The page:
If you find yourself toiling away into the wee hours of the night and dreading the morning alarm clock, you’re likely to identify as a night owl.
Night owls have received a good bit of criticism from early birds over the years, but having a preference for staying up late is hard-wired into those with an evening chronotype.
While there is nothing wrong with being a night owl in and of itself, new evidence shows that those who go to bed and wake up late are more likely to develop some chronic illnesses.
A recent Harvard University study points to night owls being 72% more likely to develop Type 2 diabetes than early risers. This disparity is largely due to lifestyle factors more common among night owls, like excessive alcohol use, smoking, a higher body mass index, poor diet and less physical activity.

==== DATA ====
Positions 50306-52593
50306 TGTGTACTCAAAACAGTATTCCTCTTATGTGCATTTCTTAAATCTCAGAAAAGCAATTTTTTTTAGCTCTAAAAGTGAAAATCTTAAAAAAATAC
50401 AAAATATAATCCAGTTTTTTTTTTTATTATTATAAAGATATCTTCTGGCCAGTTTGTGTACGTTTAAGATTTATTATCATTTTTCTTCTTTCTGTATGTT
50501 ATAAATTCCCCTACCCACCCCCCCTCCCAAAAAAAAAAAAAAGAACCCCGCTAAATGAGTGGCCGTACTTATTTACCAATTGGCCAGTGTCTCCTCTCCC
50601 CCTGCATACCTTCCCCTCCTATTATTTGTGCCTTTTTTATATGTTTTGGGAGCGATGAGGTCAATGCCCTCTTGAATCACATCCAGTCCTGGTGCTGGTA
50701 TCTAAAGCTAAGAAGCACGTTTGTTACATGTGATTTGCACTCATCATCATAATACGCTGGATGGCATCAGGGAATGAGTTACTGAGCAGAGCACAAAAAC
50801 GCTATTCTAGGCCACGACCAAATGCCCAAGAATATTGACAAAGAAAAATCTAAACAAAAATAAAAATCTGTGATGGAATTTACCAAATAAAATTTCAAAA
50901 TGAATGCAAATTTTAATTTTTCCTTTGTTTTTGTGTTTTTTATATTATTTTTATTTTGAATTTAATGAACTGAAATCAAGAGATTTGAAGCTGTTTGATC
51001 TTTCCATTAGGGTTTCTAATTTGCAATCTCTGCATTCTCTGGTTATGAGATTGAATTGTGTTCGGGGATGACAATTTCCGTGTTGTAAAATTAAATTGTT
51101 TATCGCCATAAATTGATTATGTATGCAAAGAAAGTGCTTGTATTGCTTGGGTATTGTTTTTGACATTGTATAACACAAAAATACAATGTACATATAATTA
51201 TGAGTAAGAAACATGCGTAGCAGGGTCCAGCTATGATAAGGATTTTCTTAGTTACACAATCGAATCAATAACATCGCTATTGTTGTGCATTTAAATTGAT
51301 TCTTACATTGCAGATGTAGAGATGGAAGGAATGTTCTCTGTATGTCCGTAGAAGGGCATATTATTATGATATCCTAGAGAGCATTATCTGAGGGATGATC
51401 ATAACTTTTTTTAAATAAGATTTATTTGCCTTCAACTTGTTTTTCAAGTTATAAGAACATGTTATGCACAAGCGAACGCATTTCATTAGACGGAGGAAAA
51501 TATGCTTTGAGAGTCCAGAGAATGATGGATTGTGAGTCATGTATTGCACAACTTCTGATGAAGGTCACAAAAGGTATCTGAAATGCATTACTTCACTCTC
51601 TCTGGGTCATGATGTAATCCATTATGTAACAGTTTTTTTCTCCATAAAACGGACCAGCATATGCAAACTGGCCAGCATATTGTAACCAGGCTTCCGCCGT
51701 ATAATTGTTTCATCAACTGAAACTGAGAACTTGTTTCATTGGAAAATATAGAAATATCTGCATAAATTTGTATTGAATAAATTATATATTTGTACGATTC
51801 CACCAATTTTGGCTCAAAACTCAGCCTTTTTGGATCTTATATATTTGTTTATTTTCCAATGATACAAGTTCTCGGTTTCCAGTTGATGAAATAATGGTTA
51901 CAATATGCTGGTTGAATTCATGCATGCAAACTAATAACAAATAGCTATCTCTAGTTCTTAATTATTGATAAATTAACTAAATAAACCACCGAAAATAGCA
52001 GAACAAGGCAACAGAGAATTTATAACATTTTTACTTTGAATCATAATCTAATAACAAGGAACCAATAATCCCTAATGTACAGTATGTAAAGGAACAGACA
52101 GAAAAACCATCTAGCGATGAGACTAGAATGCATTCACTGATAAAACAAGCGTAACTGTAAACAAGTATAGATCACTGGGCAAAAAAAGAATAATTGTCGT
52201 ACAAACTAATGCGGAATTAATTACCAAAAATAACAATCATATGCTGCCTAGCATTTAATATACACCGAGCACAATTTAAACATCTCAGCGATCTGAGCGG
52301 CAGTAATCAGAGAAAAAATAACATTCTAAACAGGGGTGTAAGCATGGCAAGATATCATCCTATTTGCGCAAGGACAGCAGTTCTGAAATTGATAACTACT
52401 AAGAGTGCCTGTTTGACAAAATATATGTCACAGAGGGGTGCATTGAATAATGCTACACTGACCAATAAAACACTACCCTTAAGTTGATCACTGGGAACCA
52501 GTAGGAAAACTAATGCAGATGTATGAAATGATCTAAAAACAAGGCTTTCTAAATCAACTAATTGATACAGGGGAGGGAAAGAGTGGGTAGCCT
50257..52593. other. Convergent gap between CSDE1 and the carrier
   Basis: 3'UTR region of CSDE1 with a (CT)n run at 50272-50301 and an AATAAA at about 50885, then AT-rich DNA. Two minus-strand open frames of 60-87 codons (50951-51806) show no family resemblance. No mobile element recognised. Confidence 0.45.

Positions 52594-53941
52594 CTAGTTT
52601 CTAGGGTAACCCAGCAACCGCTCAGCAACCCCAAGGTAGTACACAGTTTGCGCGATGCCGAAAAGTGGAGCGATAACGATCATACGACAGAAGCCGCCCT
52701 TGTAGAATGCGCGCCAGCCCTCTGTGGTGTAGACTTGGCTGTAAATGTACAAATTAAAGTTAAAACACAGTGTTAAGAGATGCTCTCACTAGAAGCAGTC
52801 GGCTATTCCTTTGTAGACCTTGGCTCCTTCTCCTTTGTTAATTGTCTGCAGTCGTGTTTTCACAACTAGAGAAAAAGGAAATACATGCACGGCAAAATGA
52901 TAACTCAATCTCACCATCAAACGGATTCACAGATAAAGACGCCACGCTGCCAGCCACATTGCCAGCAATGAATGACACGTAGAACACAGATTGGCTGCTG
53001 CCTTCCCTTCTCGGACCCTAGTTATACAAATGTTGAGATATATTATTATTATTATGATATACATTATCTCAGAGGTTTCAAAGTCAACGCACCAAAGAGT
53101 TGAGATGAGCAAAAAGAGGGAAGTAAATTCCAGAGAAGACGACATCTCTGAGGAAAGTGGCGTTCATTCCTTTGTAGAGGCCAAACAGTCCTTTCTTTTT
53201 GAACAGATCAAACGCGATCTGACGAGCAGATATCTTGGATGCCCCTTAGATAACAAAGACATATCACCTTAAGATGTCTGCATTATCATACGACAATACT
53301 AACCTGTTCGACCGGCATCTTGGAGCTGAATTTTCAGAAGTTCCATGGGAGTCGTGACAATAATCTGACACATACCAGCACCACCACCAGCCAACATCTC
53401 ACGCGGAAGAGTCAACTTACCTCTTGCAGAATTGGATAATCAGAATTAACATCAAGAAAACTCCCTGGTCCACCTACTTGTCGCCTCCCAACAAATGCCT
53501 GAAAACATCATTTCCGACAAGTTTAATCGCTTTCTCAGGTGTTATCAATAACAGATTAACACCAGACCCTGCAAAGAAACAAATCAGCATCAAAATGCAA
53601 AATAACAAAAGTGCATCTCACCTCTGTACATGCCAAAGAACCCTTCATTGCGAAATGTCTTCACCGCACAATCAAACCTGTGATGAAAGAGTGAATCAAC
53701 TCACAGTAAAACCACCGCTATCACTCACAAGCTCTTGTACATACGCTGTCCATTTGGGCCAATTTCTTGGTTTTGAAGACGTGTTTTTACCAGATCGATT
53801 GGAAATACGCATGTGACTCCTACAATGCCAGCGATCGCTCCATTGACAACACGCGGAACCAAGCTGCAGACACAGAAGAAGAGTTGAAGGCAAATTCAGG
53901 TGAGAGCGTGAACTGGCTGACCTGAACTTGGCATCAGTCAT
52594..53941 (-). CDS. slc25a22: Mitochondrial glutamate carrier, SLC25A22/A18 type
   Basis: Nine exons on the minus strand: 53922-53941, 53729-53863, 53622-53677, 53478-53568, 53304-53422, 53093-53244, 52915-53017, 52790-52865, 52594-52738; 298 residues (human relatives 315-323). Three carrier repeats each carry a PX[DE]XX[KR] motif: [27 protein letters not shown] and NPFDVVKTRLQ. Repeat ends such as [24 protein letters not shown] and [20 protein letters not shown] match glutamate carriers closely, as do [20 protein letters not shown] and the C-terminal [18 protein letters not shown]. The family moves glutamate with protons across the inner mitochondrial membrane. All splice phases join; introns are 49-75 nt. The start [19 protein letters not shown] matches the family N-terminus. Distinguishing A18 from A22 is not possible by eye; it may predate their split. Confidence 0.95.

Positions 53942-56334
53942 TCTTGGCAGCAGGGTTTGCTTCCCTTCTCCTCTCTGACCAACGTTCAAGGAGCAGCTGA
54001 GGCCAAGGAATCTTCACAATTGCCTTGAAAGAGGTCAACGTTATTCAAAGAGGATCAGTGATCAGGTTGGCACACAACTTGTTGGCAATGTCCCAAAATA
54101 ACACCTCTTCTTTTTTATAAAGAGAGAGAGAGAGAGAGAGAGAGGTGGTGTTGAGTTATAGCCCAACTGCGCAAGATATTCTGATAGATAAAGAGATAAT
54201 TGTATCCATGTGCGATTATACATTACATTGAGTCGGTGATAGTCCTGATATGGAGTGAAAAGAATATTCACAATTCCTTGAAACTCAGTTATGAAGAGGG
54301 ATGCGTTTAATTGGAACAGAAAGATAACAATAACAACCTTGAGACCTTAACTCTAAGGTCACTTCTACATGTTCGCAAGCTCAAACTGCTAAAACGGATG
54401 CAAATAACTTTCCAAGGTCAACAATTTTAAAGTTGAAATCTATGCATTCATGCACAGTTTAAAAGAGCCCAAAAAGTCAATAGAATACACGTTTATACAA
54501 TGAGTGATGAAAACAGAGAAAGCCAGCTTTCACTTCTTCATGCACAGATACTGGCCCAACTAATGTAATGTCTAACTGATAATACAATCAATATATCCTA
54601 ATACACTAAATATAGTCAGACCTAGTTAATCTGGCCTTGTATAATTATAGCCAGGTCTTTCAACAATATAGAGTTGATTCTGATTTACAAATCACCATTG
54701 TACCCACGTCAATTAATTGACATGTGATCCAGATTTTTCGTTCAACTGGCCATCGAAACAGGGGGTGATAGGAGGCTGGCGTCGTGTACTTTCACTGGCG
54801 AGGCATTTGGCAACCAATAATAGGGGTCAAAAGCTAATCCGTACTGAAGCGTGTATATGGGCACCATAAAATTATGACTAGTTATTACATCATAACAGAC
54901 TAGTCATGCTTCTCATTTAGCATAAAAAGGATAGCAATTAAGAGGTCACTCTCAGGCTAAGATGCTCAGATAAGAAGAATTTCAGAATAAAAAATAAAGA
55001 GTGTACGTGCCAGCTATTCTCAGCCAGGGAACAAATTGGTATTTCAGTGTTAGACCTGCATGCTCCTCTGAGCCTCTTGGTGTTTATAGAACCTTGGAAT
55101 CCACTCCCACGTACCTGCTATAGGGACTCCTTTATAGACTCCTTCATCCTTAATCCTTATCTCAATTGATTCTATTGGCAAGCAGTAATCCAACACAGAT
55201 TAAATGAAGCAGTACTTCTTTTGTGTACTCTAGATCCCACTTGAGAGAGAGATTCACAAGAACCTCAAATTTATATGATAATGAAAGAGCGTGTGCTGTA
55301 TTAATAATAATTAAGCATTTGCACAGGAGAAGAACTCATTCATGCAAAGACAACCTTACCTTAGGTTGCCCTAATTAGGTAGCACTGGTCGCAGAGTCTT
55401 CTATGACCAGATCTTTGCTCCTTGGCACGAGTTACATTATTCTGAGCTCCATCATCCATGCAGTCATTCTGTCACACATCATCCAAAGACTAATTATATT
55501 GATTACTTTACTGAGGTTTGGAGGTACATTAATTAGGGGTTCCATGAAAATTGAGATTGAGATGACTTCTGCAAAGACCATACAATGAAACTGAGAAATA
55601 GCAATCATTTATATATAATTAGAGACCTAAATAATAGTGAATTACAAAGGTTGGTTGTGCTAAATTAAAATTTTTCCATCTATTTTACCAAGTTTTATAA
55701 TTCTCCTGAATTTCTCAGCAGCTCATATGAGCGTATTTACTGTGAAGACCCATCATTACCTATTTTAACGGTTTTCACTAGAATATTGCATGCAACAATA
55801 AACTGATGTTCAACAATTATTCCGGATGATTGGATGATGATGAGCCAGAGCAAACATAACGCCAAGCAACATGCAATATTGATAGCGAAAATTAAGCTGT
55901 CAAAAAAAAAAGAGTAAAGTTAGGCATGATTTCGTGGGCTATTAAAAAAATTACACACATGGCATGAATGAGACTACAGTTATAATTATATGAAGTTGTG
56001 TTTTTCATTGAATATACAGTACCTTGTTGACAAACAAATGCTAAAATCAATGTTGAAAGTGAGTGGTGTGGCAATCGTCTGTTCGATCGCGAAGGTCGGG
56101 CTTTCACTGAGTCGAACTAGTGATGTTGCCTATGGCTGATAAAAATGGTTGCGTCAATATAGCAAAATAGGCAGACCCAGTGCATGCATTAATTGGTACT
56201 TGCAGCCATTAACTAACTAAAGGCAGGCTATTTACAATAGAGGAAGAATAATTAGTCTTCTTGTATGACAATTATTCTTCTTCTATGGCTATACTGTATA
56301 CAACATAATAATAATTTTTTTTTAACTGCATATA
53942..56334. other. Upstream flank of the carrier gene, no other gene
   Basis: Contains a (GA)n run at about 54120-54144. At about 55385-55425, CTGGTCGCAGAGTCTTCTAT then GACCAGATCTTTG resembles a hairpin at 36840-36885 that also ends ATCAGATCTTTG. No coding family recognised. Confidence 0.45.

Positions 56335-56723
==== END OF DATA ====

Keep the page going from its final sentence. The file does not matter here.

Once researchers took unhealthy lifestyle factors out of the mix, that number dropped to 19% — still a notable increase over the early birds.
Experts recommend that night owls take note of these risk factors and work to avoid or eliminate them to lower the likelihood of developing diabetes, heart disease or other chronic conditions.
Another important finding the scientists uncovered was that natural night owls who worked later in the day or overnight did not have the same risk association for diabetes.
Like it or not, many night owls must stick to the typical 8 a.m. to 5 p.m. work day due to family obligations and career opportunities. If this is your predicament, be mindful of how your lifestyle choices may increase your risk.
Rather than binge-watching just one more episode, think about saving it for for tomorrow night.